Stop in Kilo 7 in Iraq


Since March 2017, Première Urgence Internationale has been extending its area of intervention in Anbar governorate (Iraq), providing emergency support to people in need. These activities contribute to the on-going resumption of services in the area, where people who have been affected by the recent conflict are progressively restarting their lives.

La ville où intervient Première Urgence Internationale pour fournir des soins de santé en Irak est complètement détruite

Kilo 7

The mobile clinic of Première Urgence Internationale has just arrived in Kilo 7. 650 displaced families live here. Kilo 7 is the name given to the informal settlement of internal displaced persons (IDPs). It used to be a place with residential buildings, but was greatly affected by the conflict and suffered from heavy destruction. The people living there left. In the meantime, other IDPs with nowhere to go started living here, among destroyed and abandoned buildings. The name just comes from the fact that it’s on the Kilo 7 of the road. Displaced persons living in this settlement cannot return home, either because their area is still unsafe, their house was destroyed or because they do not have the financial means to do so.

A woman and her daughter are slowly approaching the nurse. “Are you ready? The doctor asked us to come back for a consultation for my daughter”. In Ramadi, in west Anbar governorate, one of the mobile clinics of Première Urgence Internationale composed of doctors, nurses, pharmacists and medical assistants visits on a regular basis this informal settlement. The medical teams perform free consultations, provide drugs and spread information on health and hygiene practices with a focus on crowded-living conditions.

People with no access to health services

Health care in Iraq are provided to this mother as she goes to pick up her prescribed drugs

After their consultation with the doctor, a woman and her daughter pick up their prescribed drugs at Première Urgence Internationale’s pharmacy set-up in Kilo 7

Harith Audah, Première Urgence Internationale’s Health Officer in Ramadi supervising our mobile activities, explains how important this support is for people who do not have access to the most basic services. Together with his family, he had to leave his city Fallujah (Anbar) towards Iraqi Kurdistan during the conflict, and has only recently returned. He was himself a displaced person for three years, benefiting from services from other humanitarian organizations, and is now trying to help others in need.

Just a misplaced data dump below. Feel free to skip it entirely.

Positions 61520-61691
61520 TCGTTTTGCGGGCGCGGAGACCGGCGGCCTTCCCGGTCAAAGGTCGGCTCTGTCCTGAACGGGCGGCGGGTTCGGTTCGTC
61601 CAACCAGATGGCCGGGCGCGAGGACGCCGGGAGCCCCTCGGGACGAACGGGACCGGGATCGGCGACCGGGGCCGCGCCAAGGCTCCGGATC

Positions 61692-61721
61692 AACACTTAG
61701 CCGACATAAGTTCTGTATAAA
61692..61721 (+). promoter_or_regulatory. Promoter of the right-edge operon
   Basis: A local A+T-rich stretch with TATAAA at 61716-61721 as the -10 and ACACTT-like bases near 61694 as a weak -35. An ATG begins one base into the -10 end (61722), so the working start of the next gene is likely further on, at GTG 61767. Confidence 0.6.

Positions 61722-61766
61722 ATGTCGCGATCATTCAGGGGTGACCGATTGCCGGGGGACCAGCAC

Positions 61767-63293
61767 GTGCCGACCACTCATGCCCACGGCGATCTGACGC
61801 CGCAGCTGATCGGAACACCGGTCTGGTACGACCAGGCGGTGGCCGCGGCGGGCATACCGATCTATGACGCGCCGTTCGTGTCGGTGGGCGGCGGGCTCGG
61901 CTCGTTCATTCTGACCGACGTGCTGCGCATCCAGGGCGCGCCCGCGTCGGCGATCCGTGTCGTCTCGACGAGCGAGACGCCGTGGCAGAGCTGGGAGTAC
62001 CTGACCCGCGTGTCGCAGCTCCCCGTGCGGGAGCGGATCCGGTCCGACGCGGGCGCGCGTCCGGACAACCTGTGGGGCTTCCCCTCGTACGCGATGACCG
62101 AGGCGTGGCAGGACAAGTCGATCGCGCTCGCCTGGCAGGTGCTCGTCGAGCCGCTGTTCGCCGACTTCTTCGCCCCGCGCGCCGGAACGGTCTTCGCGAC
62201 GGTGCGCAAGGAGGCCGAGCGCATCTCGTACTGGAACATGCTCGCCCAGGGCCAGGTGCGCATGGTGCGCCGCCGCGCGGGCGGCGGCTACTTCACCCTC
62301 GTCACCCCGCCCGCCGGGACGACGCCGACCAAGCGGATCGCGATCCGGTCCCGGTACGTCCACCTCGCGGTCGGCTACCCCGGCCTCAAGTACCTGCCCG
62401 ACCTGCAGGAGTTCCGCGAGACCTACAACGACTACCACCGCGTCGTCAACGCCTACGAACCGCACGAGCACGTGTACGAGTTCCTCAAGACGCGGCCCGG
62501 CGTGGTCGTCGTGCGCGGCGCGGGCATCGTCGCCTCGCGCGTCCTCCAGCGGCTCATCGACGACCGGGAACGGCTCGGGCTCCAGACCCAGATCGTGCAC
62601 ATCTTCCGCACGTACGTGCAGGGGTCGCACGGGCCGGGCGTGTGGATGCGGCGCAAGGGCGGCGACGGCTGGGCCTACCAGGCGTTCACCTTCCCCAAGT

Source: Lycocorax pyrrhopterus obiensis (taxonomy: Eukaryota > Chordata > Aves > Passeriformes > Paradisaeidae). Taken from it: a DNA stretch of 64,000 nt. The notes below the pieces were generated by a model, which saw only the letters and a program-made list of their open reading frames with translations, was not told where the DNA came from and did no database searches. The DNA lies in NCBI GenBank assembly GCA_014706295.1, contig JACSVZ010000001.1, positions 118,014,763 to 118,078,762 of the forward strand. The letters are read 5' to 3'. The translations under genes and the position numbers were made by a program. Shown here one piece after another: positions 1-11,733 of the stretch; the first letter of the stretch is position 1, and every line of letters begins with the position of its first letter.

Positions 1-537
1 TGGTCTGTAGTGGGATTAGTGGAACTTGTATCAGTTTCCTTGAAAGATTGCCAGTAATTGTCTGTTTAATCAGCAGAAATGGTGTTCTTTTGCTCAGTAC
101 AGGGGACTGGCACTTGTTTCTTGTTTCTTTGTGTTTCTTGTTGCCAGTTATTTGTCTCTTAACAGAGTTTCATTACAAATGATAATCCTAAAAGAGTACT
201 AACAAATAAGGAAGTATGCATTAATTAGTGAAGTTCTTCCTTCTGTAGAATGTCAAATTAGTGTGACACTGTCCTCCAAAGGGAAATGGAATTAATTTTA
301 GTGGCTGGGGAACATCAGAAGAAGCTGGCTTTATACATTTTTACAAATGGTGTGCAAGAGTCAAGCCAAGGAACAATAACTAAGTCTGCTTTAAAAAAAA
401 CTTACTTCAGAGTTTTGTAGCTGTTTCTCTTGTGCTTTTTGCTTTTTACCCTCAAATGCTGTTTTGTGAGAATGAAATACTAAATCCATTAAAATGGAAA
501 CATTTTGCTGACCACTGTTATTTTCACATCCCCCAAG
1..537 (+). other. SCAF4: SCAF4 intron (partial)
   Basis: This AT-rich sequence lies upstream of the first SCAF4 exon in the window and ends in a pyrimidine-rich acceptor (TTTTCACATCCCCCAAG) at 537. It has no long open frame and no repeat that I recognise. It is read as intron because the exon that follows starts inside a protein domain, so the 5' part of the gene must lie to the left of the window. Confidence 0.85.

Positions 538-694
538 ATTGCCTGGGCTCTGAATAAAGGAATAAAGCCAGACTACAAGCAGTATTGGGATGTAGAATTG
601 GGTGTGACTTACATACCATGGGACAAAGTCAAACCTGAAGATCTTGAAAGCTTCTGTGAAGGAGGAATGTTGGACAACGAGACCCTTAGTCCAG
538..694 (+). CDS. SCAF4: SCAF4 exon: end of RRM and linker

We can see it when we arrive on the field, they are happy because we are breaking their routine and bringing something good.” shares Harith.

The first international NGO operating in west Anbar for returnees

Beside its mobile activities for displaced persons, Première Urgence Internationale is supporting the general resumption of health services in Anbar. As the large-scale military battles against the Islamic State group have now subsided, people have progressively been returning back to their cities and villages, where roads, houses, hospitals and schools need to be rebuilt. As soon as access to west Anbar areas was resumed, Première Urgence Internationale was the first international humanitarian organization to support returnee families.

New health services for 30,000 people

Première Urgence Internationale has been materially, financially and technically supporting Obaidi General Hospital in al-Qa’im district in Anbar. Previously under the control of the Islamic State group, al-Qa’im district and its inhabitants had been without governmental or humanitarian aid since 2014. The hospital building was partially destroyed and had not been functioning since then. Thanks to rehabilitation works and the provision of essential equipment, the facility is operational again and providing primary health care services to a population of 30,000 people.

Mustafa the first baby born in Obaidi

In addition to the lack of primary health care services, west Anbar areas were left without any reproductive healthcare services available. Families had no access to ante natal care, gynecological consultations and women were mainly giving birth at home, without assistance. Première Urgence Internationale thus undertook to support with equipment and consumables the creation of an emergency delivery room in Obaidi. Doctors, nurses and midwives are now able to provide quality reproductive health care services to women. Première Urgence Internationale Iraq team was even very proud to witness that on Friday, May 4th, Mustafa, the first baby was born in Obaidi facility, being the first healthy delivery to be carried out in the area with proper equipment and sterilisation, staff and medical care in over four years.

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